Don’t be fooled, it is correct. My time zone (Central European Time) is at offset +01:00 from UTC in February (standard time), so 01:00:00 here is equal to 00:00:00 UTC. It’s just Date.toString() grabbing the JVMs time zone and using it for producing the string.

How can I set it to something like 5:30 pm?

To answer your direct question directly, if you have a ZonedDateTime, OffsetDateTime or LocalDateTime, in all of these cases the following will accomplish what you asked for:

    yourDateTime = yourDateTime.with(LocalTime.of(17, 30));

If yourDateTime was a LocalDateTime of 2018-02-27T00:00, it will now be 2018-02-27T17:30. Similarly for the other types, only they include offset and time zone too as appropriate.

If you only had a date, as in the first snippet above, you can also add time-of-day information to it:

    LocalDate yourDate = LocalDate.of(2018, Month.FEBRUARY, 27);
    LocalDateTime dateTime = yourDate.atTime(LocalTime.of(17, 30));

For most purposes you should prefer to add the time-of-day in a specific time zone, though, for example

    ZonedDateTime dateTime = yourDate.atTime(LocalTime.of(17, 30))

This yields 2018-02-27T17:30+05:30[Asia/Kolkata].

Date and Calendar vs java.time

The Date class that you use as well as Calendar and SimpleDateFormat used in the other answers are long outdated, and SimpleDateFormat in particular has proven troublesome. In all cases the modern Java date and time API is so much nicer to work with. Which is why I wanted to provide this answer to an old question that is still being visited.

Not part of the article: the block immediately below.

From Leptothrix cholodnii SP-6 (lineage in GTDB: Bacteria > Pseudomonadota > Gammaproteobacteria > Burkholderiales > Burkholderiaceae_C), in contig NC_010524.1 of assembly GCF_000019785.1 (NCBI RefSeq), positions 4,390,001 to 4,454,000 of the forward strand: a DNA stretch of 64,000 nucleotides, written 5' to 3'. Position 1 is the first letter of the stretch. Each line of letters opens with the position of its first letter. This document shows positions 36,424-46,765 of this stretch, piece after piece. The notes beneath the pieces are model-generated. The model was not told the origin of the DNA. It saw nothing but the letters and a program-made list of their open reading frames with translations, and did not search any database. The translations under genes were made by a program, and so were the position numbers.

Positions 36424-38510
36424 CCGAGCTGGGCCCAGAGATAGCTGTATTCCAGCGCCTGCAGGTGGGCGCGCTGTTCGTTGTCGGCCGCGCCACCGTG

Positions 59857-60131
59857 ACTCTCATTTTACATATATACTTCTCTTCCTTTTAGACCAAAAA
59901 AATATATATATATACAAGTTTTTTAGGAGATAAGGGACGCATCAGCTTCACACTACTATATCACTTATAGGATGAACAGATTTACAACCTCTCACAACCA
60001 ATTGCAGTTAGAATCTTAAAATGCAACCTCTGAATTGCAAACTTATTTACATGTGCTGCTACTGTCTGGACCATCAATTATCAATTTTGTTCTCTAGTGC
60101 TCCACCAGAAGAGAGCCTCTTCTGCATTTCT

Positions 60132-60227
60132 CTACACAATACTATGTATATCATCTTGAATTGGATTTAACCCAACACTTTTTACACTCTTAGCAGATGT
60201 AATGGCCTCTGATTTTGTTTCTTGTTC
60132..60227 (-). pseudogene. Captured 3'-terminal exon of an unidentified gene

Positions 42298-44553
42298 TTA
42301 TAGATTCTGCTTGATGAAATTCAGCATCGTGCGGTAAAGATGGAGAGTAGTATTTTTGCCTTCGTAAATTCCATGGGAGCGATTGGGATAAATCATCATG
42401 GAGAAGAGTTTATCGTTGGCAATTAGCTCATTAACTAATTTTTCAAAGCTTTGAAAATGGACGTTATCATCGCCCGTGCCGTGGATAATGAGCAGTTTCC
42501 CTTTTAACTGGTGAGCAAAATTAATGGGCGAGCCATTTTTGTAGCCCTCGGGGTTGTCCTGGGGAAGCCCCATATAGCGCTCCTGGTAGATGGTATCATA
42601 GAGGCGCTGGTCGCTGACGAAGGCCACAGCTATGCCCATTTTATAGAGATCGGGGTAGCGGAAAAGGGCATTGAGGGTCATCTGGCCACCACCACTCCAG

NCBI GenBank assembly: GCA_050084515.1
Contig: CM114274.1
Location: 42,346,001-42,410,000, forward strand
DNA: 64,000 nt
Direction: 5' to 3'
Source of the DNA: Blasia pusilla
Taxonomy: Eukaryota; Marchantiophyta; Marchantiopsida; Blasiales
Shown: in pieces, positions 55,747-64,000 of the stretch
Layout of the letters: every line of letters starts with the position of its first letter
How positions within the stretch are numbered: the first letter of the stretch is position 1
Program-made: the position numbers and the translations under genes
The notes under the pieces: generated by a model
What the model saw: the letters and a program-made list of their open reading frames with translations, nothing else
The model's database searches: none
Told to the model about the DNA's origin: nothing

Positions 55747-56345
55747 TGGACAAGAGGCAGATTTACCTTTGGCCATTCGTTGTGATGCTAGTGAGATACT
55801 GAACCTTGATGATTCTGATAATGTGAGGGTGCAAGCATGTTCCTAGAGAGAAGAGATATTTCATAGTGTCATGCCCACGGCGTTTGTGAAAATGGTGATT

Link: Oracle Tutorial Date Time, explaining how to use java.time.

Java Date setTime() Method, setTime(long time) method sets this Date to show time milliseconds after January 1, 1970 00:00:00 GMT. Declaration. Following is the declaration for java.util.Date. Formatting Date and Time The "T" in the example above is used to separate the date from the time. You can use the DateTimeFormatter class with the ofPattern () method in the same package to format or parse date-time objects. The following example will remove both the "T" and milliseconds from the date-time:

If you don't have access to java 8 and the API java.time, here is my simple function to copy the time of one date to another date using the old java.util.Calendar (inspire by Jigar Joshi) :

 * Copy only the time of one date to the date of another date.
public static Date copyTimeToDate(Date date, Date time) {
    Calendar t = Calendar.getInstance();

    Calendar c = Calendar.getInstance();
    c.set(Calendar.HOUR_OF_DAY, t.get(Calendar.HOUR_OF_DAY));
    c.set(Calendar.MINUTE, t.get(Calendar.MINUTE));
    c.set(Calendar.SECOND, t.get(Calendar.SECOND));
    c.set(Calendar.MILLISECOND, t.get(Calendar.MILLISECOND));
    return c.getTime();